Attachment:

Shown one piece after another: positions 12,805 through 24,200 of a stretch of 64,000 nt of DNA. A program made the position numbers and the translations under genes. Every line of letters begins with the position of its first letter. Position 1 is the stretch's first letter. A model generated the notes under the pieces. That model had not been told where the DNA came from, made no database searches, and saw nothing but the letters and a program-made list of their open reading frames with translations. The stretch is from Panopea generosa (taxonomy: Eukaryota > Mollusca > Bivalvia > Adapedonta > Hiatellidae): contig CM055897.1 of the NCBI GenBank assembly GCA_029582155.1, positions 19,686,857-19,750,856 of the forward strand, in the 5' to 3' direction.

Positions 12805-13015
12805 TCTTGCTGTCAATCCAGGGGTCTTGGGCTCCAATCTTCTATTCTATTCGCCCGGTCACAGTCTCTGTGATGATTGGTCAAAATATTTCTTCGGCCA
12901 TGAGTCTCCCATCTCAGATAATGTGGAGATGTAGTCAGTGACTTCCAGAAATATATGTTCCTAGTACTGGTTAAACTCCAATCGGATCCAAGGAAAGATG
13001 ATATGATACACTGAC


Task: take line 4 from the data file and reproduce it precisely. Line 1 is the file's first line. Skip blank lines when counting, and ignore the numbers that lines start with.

12901 TGAGTCTCCCATCTCAGATAATGTGGAGATGTAGTCAGTGACTTCCAGAAATATATGTTCCTAGTACTGGTTAAACTCCAATCGGATCCAAGGAAAGATG